Metal amides

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Metal amides are a class of coordination compounds composed of a metal center with amide ligands of the form NR2. Amide ligands have two electron pairs available for bonding. In principle, they can be terminal or bridging. In these two examples, the dimethylamido ligands are both bridging and terminal:

In practice, bulky amide ligands have a lesser tendency to bridge. Amide ligands may participate in metal-ligand π-bonding giving a complex with the metal center being co-planar with the nitrogen and substituents. Metal bis(trimethylsilyl)amides form a significant subcategory of metal amide compounds. These compounds tend to be discrete and soluble in organic solvents.

Alkali metal amides[edit]

Lithium amides are the most important amides, as they are readily prepared from n-butyllithium and the appropriate amine, and they are more stable and soluble than the other alkali metal analogs. Potassium amides are prepared by transmetallation of lithium amides with potassium t-butoxide (see also Schlosser base) or by reaction of the amine with potassium, potassium hydride, n-butylpotassium, or benzylpotassium.[3]

The alkali metal amides, MNH2 (M = Li, Na, K) are commercially available. Sodium amide (also known as sodamide) is synthesized from sodium metal and ammonia with ferric nitrate catalyst.[4][5] The sodium compound is white, but the presence of metallic iron turns the commercial material gray.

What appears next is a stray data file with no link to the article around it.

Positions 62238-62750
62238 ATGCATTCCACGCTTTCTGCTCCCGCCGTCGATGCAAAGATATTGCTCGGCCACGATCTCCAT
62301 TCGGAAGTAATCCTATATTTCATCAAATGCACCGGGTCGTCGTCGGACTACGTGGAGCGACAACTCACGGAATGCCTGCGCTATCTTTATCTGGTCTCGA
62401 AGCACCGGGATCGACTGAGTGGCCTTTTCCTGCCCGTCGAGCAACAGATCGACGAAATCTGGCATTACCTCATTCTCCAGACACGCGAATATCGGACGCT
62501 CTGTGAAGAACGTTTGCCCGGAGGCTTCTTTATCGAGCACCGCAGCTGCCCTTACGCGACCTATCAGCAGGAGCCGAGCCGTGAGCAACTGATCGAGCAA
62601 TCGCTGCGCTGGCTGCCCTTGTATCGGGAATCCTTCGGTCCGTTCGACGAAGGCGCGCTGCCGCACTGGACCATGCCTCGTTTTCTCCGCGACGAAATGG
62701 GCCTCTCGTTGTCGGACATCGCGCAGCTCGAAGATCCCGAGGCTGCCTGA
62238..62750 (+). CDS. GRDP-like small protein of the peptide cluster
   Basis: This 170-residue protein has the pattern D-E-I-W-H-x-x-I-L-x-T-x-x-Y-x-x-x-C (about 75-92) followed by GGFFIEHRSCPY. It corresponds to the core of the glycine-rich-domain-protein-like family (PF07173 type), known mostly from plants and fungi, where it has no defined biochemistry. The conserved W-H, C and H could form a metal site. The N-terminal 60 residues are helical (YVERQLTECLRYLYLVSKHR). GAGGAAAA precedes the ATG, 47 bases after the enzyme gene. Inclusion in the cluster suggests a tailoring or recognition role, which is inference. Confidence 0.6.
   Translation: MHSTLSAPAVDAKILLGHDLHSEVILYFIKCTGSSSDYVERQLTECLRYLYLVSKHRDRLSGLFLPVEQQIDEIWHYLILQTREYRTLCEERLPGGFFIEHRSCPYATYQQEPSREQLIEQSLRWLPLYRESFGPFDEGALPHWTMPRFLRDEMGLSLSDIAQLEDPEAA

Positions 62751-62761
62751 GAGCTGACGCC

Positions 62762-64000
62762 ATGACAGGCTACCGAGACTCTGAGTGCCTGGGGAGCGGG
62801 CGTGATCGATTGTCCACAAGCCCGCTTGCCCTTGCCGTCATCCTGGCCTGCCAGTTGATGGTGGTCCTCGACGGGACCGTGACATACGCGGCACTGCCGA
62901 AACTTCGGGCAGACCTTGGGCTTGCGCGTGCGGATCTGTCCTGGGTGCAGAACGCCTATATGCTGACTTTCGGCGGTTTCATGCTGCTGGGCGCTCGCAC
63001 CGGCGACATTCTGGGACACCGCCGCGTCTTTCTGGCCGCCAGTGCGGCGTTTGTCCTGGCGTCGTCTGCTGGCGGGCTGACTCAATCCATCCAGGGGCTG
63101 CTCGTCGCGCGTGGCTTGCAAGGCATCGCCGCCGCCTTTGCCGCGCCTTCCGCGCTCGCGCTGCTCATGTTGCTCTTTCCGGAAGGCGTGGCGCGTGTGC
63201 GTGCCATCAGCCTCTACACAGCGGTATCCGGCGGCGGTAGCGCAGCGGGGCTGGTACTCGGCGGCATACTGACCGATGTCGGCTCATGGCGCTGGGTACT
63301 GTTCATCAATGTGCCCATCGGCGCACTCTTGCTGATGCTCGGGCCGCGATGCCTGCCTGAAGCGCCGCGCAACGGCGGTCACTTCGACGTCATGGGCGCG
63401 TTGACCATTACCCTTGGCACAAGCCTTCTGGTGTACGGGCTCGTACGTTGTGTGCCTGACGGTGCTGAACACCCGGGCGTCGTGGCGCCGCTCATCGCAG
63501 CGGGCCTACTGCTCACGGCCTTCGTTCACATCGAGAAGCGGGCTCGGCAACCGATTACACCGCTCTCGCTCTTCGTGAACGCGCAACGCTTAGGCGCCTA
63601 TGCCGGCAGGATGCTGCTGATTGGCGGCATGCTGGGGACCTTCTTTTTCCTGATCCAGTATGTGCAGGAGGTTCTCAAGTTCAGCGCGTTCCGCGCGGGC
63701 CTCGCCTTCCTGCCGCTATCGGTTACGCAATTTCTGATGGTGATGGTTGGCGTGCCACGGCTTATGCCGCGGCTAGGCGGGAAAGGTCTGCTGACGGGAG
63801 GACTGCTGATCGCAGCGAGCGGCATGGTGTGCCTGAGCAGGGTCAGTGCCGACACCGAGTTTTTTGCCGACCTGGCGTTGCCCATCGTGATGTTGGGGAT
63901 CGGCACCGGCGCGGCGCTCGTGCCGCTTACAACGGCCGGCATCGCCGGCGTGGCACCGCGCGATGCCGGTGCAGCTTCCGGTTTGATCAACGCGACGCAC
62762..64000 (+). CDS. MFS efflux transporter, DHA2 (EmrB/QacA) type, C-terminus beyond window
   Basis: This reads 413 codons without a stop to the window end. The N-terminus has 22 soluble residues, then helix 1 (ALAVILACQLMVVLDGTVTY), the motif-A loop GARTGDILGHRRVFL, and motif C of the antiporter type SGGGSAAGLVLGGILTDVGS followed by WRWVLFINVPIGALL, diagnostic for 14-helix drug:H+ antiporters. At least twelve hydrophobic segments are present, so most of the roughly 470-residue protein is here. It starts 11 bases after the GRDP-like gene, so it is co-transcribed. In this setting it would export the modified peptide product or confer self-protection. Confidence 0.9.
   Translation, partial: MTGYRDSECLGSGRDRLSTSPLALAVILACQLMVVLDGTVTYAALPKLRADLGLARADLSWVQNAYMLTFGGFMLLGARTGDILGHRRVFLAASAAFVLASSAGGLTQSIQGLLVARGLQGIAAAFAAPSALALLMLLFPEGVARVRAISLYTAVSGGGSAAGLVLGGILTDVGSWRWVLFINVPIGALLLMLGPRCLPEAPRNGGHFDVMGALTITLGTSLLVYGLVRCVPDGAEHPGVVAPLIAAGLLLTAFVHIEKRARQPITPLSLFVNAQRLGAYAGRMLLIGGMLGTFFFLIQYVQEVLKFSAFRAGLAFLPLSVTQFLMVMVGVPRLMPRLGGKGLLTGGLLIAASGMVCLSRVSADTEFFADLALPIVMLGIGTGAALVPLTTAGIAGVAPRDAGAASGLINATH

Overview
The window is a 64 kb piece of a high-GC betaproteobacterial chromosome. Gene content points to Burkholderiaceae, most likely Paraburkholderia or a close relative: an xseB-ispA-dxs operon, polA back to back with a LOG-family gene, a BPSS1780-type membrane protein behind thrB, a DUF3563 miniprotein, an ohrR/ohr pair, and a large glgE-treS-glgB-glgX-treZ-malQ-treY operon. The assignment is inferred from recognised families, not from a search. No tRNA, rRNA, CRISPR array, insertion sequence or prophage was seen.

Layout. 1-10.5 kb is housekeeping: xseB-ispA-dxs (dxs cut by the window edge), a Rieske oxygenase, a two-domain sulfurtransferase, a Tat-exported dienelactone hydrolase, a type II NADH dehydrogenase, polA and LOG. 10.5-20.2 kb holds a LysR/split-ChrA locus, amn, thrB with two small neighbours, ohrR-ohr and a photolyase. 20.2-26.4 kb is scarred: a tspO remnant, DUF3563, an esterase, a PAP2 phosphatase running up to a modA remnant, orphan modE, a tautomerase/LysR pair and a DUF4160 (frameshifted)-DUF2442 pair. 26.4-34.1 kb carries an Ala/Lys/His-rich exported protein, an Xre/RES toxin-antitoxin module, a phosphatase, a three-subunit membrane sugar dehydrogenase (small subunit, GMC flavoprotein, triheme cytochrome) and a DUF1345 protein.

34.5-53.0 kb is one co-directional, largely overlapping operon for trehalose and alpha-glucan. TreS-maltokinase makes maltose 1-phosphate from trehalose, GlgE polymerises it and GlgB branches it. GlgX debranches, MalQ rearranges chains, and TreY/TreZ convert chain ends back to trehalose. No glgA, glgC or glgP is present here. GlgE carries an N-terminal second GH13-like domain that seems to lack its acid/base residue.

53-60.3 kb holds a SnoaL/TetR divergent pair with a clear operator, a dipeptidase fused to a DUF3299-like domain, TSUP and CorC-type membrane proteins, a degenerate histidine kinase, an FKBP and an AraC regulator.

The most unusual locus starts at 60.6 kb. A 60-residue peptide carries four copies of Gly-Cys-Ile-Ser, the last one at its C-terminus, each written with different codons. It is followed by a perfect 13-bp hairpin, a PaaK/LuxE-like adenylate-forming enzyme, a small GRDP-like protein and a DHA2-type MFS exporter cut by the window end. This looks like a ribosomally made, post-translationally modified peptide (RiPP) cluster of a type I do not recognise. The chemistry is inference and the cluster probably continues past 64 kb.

2 Na + 2 NH3 → 2 NaNH2 + H2

Lithium diisopropylamide is a popular non-nucleophilic base used in organic synthesis. Unlike many other bases, the steric bulk prevents this base from acting as a nucleophile. It is commercially available, usually as a solution in hexane. It may be readily prepared from n-butyllithium and diisopropylamine.

Transition metal complexes[edit]

Early transition metal amides may be prepared by treating anhydrous metal choride with alkali amide reagents, or with two equivalents of amine, the second equivalent acting as a base:[6]

MCln + n LiNR2 → M(NR2)n + n LiCl
MCln + 2n HNR2 → M(NR2)n + n HNR2·HCl

Late transition metal amide complexes may be prepared by:[6]

References[edit]

  1. ^ Ouzounis, K.; Riffel, H.; Hess, H.; Kohler, U.; Weidlein, J. (1983). "Dimethylaminoalane, H3−nAl[N(CH3)2]n, n = 1, 2, 3 Kristallstrukturen und Molekülspektren". Zeitschrift für anorganische und allgemeine Chemie 504 (9): 67–76. doi:10.1002/zaac.19835040909. 
  2. ^ Waggoner, K.M.; Olmstead, M.M.; Power, P.P. (1990). "Structural and spectroscopic characterization of the compounds [Al(NMe2)3]2, [Ga(NMe2)3]2, [(Me2N)2Al{μ-N(H)1-Ad}]2 (1-Ad = 1-adamantanyl) and [{Me(μ-NPh2)Al}2NPh(μ-C6H4)]". Polyhedron 9 (2–3): 257–263. doi:10.1016/S0277-5387(00)80578-1. 
  3. ^ Michael Lappert, Andrey Protchenko, Philip Power, Alexandra Seeber (2009). "2. Alkali Metal Amides". Metal Amide Chemistry. John Wiley & Sons. ISBN 978-0-470-74037-8. 
  4. ^ Bergstrom, F. W. (1955), "Sodium Amide", Org. Synth. ; Coll. Vol. 3: 778 
  5. ^ Greenlee, K. W.; Henne, A. L.; Fernelius, W. Conard (1946). "Sodium Amide". Inorg. Synth. Inorganic Syntheses 2: 128–135. doi:10.1002/9780470132333.ch38. ISBN 978-0-470-13233-3. 
  6. ^ a b John F. Hartwig (2009). "4. Covalent (X-Type) Ligands Bound Through Metal-Heteroatom Bonds". Organotransition Metal Chemistry: From Bonding to Catalysis. University Science Books. ISBN 1-891389-53-X.